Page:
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Crisis Plans Lag Even As Japan's Reactors Restart

The government is pushing hard to get some reactors back online before energy-hungry summer months, despite much public opposition.

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This Jan. 26, 2012 file photo shows No. 3, right, and No. 4 reactors at Kansai Electric Power Co's Ohi nuclear power plant in Ohi town, Fukui prefecture, western Japan. (AP Photo/Shizuo Kambayashi, File)

TOKYO (AP) — If the Ohi nuclear reactors plunged into a Fukushima-style meltdown, the only route for escaping or for sending help would be a winding, cliff-hugging road often closed by snow in winter or clogged by beachgoers in summer.

Radioactivity from such an accident at the plant in western Japan could contaminate the country's biggest freshwater source, Lake Biwa, which serves more than 14 million people.

Still, Japan's government has chosen to lift its post-Fukushima nuclear freeze and restart two reactors at Ohi,even though construction of an alternative route to the facility is barely on the drawing board and despite the lack of any firm contingency plans for the water source.

The government is pushing hard to get some reactors back online before energy-hungry summer months, despite much public opposition. It says the nuclear industry has done more than enough during the shutdown to guard against meltdown risks — even in the case of quakes and tsunamis like the ones that struck Fukushima — and that crisis contingency plans are being revamped nationwide.

But some of the communities around the Ohi plant don't feel ready for the startup — especially given the government's own new guidelines to expand evacuation zones around reactors from the current 10-kilometer (6-mile) radius to 30 kilometers (18 miles).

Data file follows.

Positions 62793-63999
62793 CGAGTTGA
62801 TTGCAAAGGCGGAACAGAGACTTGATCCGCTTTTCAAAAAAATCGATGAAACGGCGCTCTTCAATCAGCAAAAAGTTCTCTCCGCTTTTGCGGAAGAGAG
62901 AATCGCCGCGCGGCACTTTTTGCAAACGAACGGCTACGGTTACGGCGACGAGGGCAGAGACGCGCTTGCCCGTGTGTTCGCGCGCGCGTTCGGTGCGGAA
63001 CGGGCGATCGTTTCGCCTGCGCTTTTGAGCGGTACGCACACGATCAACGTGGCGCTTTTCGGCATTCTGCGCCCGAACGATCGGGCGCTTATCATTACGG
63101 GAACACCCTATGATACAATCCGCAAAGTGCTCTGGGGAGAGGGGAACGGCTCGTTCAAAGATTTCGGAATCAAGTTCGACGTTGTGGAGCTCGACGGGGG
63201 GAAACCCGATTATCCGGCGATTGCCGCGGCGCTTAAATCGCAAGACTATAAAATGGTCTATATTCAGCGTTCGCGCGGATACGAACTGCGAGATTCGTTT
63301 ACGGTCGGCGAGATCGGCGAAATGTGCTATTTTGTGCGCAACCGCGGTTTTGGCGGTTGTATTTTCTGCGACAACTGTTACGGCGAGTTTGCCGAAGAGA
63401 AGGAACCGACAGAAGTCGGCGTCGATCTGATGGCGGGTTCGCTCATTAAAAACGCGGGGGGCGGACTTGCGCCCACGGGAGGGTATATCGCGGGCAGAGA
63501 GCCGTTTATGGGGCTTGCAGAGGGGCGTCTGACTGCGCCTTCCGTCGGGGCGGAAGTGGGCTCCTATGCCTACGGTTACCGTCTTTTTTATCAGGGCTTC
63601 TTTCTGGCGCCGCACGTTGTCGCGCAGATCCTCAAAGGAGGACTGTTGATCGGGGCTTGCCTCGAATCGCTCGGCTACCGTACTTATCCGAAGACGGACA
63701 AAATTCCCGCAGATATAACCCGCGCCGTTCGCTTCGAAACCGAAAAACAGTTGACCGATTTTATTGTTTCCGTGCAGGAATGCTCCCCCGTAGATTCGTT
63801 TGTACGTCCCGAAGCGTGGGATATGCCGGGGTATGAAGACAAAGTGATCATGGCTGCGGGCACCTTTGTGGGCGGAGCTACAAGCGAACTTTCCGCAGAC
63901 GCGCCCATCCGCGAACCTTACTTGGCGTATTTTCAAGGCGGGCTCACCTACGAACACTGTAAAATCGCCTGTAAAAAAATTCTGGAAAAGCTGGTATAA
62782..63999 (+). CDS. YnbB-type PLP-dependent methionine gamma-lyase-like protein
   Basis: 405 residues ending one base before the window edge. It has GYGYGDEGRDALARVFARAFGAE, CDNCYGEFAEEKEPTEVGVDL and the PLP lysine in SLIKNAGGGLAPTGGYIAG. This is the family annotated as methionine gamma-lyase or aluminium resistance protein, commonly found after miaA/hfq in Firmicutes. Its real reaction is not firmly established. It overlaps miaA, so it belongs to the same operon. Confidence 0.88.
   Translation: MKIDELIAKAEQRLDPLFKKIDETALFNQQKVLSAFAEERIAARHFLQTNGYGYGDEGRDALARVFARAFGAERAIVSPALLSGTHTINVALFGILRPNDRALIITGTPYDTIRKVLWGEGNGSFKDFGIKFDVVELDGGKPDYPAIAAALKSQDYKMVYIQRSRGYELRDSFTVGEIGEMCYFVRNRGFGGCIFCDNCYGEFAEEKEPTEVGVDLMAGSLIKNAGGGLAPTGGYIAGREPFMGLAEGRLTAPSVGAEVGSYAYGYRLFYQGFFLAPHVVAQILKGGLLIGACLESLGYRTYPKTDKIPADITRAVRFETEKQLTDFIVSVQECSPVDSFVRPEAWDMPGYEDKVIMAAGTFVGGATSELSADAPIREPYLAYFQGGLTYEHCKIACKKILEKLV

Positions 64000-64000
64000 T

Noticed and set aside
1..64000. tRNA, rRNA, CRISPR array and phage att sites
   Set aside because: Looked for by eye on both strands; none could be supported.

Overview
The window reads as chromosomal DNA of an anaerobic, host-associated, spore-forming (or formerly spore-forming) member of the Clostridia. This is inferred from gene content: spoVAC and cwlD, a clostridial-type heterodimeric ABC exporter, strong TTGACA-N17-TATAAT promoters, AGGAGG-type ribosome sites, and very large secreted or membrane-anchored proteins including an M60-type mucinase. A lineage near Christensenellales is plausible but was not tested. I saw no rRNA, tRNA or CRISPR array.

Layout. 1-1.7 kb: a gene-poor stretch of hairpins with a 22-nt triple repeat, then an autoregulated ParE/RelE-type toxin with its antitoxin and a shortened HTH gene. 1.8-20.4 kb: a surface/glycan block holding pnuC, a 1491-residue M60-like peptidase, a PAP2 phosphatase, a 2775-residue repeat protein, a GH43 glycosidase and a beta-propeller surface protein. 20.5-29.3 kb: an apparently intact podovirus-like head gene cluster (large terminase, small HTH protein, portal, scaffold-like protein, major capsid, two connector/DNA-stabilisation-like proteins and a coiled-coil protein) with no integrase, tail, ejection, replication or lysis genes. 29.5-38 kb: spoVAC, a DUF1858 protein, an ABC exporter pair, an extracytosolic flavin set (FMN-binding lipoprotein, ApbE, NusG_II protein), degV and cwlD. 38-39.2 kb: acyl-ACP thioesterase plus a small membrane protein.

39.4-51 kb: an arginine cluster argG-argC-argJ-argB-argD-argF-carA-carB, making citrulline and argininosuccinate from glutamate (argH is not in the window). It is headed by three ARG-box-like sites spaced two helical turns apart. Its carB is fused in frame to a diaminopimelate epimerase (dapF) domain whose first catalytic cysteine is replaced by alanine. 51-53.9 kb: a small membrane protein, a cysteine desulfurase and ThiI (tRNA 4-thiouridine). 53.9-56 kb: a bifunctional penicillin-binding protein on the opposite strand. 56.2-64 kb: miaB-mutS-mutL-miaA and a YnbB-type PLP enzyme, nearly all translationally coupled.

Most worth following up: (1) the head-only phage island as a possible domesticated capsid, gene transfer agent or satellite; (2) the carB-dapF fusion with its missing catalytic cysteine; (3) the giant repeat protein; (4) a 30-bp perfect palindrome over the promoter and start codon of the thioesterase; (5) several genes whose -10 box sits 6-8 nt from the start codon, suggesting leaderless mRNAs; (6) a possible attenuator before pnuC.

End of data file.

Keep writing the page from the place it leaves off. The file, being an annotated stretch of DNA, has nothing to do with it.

And they're not the only ones.

Most of the communities around the country's 48 other reactors would not yet comply with new zone, according to local and central government officials and nuclear regulators interviewed by The Associated Press.

"If another crisis hits now, we can't do anything but flee," said Kaoru Tsuchiya, a crisis management official in Shiga province in western Japan, parts of which fall within the new evacuation zone around the Ohi plants. "We feel so insecure."

The new guidelines raise Japan's nuclear emergency plans to international standards. But more than a year after the Fukushima crisis, many of the towns still lack safe evacuation routes, radiation monitoring equipment or medicine in case of exposure, leaving millions of residents without adequate protection.

The new criteria, released by nuclear officials in March as a benchmark for coming revisions to national and local master plans, would involve 135 towns in 21 prefectures around the country, affecting nearly 5 million people, according to the Nuclear and Industrial Safety Agency, or NISA.

In this June 17, 2012 file photo, members of a women's association shout slogans during a rally to protest against restarting the Ohi nuclear power plant's reactors at a park in Tokyo. (AP Photo/Itsuo Inouye, File)

Currently, 45 of those towns comply with the old contingency plan guidelines. Few, if any, comply with the new ones.

NISA disaster management official Hisatoshi Nakazaki said most of the towns are lagging because they are waiting to see a national disaster plan due later this summer. Local communities must compile their own planswithin six months after that.

But in the meantime, they must make do with whatever preparations they already have made.

"In an emergency, they have to use the old evacuation plans, think quickly and use discretion," Nakazaki said.

The government decided last weekend to restart the Ohi reactors. It said they have passed safety checks and noted they are especially important because they generate electricity for a region that has traditionally been heavily reliant on nuclear power.